A SOCIOLOGICAL STUDY.
(Lowell Institute Lectures, 1896.)
HAS the intricate racial composition of the population of Europe,, which we have been at so much pains to analyze, any significance for the student of social problems? Is there any reason why those who would rightly interpret sociological phenomena should first thoroughly acquaint themselves with the nature of the human stuff of which populations are compounded? Or have our conclusions, thus far, value merely as branches of investigation in pure science, a matter of academic interest alone? Such are the questions awaiting resolution at our hands in this paper of our series.
Let us begin by distinguishing between two equally competent and yet radically opposite explanations for any human phenomenon. One ascribes its origin to heredity, an internal factor; the other makes it a product of outward conditions — that is to say, of environment, social it may be, or physical. Thus the tall stature or blondness of an individual, a social class, or a people, may conceivably be due either to an inherited tendency from preceding generations, or else to the modifying influence of outer circumstances operative during a single lifetime. Considering a single individual alone, a third factor — viz., chance variation — must needs be taken into account; but viewing men by wholesale, in large masses, this matter takes care of itself. Thus an odd drunkard, social reject, or criminal here and there in a community may be nothing more than an aberrant type; but if we discover a goodly proportion of such bad men, we are led to suspect a more fundamental cause. Chance does not work thus by wholesale, steadily in any given direction. Quetelet discovered this fact years ago. Confronted by any such phenomenon existing in appreciable proportions in any society, as revealed by statistical examination, we are therefore at once called upon to decide between our two original explanations. One runs it to earth, on the environmental theory; the other trees it in genealogical hypothesis. In plain English, it becomes a question of outward circumstances or else of inherited proclivities. On the first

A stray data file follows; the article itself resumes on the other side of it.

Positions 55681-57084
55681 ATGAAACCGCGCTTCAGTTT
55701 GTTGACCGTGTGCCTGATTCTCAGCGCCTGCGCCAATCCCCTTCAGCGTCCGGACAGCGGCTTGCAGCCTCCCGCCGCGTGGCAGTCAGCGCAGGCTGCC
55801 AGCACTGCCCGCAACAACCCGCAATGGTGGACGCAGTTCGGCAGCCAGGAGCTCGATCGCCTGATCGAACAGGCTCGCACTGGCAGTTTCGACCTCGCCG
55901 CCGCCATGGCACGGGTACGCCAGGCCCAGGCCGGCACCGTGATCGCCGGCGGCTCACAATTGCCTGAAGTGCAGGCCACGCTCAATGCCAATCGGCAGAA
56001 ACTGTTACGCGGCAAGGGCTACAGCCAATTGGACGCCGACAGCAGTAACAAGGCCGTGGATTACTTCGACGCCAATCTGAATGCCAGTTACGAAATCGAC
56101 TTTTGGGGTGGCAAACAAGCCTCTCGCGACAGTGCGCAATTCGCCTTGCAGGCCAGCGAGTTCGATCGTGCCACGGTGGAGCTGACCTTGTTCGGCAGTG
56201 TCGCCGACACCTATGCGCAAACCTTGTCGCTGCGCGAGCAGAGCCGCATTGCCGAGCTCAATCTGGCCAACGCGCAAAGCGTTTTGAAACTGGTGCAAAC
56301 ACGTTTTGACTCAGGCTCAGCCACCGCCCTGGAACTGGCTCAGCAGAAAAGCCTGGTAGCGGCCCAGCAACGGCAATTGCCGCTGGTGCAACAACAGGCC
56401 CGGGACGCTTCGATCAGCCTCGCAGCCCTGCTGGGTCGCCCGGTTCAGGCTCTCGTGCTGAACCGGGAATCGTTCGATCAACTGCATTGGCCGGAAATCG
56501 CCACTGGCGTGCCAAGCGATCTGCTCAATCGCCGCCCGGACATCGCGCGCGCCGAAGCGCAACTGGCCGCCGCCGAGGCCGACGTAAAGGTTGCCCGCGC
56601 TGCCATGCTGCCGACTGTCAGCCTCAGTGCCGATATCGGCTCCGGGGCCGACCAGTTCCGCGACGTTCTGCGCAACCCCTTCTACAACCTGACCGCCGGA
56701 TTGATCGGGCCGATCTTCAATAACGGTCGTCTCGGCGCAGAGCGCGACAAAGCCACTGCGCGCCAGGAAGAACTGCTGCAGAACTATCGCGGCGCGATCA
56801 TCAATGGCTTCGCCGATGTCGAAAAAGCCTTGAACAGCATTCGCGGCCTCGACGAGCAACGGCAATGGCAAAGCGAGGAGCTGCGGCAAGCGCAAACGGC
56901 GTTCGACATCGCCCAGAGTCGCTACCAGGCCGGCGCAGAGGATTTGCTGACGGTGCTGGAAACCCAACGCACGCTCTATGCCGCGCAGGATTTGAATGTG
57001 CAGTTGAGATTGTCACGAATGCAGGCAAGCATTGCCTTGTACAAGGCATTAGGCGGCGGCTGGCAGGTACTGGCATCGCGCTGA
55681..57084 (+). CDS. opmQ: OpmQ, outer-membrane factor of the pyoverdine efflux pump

- In the Political Science Quarterly, New York, x, 1895, pp. 642 et seq., we have discussed this more fully.